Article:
Since the beginning of humanity on this planet, we as humans have adjusted to the 24 hour cycle. The blue-white light of morning urges us awake in the morning and the warm orange and yellow tones of sunset signal a time for rest. This change of lighting throughout the day affects our circadian rhythms which help regulate sleep and wakefulness among many other things. Sadly, as electrical lighting came into the picture, the idea of creating light that helped keep our circadian rhythms on track didn’t exist.
Now, after nearly 20 years of research, studies show us light’s spectral content and its intensity impact the human circadian rhythm, which in turn affects productivity, focus, and sleep patterns. Bright, blue light is crucial during waking hours and is very useful in office workspaces, but can be detrimental to someone’s sleep cycle if they are exposed to it late at night or right before bed.
So how do LEDs play into human-centric lighting? According to Mariana Figueiro, acting director of Rensselaer Polytechnic Institute’s Lighting Research Center (LRC), in an interview with LED Magazine, “The LED allows us to be a little bit more precise than incandescent because you can tune the spectrum. You can change the spectrum over the course of the day. You can achieve these things with other light sources. But obviously with LEDs it’s easy because you can tune and change; you can pick what you want. So the flexibility of the LEDs is a must, there’s no question about it.”
Now we have the theory behind human-centric lighting and what technology, LEDs, will work best to make it a reality. But, does human-centric lighting work in office spaces?
Figueiro and the LRC have been funding an on-going, broad field test for the past three years. They have been working on US Government’s General Service Administration (GSA) to determine what effects the lighting has on workers in five separate buildings. The study focuses on what are the best ways to deliver HCL lighting to workers during the day. Some of their ideas include individual cubicle lighting, LED-lit tables, computer screens and more, not just LED overhead lighting.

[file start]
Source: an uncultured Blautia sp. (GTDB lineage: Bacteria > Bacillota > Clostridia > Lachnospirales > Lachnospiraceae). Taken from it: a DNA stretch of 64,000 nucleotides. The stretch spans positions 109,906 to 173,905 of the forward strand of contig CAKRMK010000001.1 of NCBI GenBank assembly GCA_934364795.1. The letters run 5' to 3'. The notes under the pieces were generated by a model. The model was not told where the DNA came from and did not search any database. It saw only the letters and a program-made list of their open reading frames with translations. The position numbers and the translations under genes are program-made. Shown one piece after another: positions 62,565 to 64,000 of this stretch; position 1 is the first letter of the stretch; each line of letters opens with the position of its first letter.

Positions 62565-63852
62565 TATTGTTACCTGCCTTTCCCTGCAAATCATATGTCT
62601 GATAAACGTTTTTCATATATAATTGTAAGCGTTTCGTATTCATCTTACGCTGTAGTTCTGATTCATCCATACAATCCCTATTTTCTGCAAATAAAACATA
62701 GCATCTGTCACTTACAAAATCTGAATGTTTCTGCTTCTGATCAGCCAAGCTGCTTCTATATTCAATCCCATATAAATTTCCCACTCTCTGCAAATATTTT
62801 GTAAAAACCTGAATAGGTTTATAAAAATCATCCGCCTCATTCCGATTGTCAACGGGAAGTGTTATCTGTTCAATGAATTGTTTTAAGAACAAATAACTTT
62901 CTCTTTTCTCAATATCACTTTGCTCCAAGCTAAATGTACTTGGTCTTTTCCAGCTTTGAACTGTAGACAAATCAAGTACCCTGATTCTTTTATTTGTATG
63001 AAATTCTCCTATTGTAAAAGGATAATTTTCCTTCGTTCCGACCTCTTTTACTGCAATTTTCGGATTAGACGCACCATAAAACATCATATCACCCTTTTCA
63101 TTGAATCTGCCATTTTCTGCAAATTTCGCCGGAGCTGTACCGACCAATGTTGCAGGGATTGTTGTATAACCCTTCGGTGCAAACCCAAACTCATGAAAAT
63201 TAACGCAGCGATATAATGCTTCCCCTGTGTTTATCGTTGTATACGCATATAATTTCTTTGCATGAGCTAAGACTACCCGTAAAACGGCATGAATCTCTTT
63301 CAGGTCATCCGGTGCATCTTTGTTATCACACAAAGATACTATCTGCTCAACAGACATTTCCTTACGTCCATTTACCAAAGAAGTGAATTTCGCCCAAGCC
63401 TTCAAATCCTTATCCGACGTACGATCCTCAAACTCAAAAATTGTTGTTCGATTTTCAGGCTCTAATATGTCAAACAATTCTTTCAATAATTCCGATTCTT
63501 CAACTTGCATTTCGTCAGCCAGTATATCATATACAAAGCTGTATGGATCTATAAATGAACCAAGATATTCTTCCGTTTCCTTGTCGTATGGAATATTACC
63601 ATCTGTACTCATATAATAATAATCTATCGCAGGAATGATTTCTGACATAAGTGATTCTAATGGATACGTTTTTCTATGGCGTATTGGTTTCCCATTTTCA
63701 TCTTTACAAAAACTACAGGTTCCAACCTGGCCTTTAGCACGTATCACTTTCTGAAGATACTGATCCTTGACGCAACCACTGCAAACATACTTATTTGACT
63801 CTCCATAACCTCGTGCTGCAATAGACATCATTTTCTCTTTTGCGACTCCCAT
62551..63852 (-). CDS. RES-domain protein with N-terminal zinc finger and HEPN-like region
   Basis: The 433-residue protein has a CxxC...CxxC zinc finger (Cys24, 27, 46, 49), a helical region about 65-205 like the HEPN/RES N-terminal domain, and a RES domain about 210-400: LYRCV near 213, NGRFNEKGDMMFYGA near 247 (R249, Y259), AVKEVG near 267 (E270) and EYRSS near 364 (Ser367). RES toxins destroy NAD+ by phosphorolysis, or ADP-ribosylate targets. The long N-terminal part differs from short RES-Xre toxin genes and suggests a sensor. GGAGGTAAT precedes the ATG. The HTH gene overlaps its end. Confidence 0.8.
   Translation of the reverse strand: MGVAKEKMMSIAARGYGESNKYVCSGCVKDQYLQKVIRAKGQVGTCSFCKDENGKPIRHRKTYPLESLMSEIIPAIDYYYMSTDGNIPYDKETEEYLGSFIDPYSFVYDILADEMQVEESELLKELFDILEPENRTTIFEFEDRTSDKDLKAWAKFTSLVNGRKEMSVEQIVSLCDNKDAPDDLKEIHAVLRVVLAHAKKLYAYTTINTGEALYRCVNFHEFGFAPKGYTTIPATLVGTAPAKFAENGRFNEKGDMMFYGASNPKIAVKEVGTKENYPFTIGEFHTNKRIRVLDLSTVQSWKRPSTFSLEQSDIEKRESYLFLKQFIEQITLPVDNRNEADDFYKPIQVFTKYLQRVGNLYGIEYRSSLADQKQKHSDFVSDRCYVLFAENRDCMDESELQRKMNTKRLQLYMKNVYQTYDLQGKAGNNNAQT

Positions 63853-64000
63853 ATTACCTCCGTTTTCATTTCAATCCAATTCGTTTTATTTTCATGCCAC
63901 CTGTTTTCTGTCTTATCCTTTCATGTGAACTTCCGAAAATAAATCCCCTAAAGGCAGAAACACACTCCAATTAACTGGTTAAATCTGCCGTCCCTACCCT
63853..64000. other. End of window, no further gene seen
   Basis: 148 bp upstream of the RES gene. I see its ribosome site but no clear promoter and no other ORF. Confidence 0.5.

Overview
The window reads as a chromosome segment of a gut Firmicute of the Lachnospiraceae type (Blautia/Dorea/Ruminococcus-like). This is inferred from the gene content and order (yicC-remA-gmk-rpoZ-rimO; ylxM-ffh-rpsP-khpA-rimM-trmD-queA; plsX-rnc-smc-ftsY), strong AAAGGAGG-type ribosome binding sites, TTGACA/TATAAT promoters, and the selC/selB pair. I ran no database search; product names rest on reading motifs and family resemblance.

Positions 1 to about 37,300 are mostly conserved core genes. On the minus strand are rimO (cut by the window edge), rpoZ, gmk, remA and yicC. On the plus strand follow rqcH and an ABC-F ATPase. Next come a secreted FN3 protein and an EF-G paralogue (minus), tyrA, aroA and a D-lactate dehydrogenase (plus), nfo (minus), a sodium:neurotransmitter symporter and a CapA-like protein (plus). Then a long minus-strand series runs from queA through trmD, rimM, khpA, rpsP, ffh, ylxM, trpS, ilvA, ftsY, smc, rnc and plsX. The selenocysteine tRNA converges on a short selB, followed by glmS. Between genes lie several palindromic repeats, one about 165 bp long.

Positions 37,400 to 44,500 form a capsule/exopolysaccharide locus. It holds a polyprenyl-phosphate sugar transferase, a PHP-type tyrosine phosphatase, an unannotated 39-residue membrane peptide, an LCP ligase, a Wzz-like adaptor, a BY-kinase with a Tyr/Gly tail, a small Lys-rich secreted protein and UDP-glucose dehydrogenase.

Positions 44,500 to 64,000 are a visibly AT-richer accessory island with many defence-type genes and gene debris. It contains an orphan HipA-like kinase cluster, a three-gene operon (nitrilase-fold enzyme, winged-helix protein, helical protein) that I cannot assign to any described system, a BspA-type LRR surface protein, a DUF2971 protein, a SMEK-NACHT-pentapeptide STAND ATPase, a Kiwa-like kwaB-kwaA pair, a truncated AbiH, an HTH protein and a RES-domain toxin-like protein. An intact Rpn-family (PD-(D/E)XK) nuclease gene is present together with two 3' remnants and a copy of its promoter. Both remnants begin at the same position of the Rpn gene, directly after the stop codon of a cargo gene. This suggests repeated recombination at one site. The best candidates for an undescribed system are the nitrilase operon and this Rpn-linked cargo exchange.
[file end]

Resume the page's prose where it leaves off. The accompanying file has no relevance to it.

LRC has taken it one step further and created a wearable device for workers called a daysimeter that measures the amount of light each individual person gets during the day and then customizes the color of light via smart LED bulbs and apps to keep in line with the person’s circadian rhythm.
No finalized findings have been published by the LRC yet, but they do have preliminary findings to their studies. It turns out people are being exposed to very little light during the day. They have also found in the early stages of this study how the amount of light one is subject to during the day affects one’s sleep, mood and productivity.
An issue with studying the effects of HCL on people in office settings is that it is hard to determine what is being changed due to light and what is being changed due to people’s habits. It is much easier to study the effects of HCL on hospital patients, as they are in a controlled environment with their vitals being tracked. Despite these challenges, LRC is pushing forward and continuing their study into improving performance in the workplace with HCL and LEDs!
Take the first step toward a better, more productive workspace by installing LEDs! Give us a call at (319) 563-2123 or send us an email!
Posted in Human Centric Lighting, LED Lighting for Businesses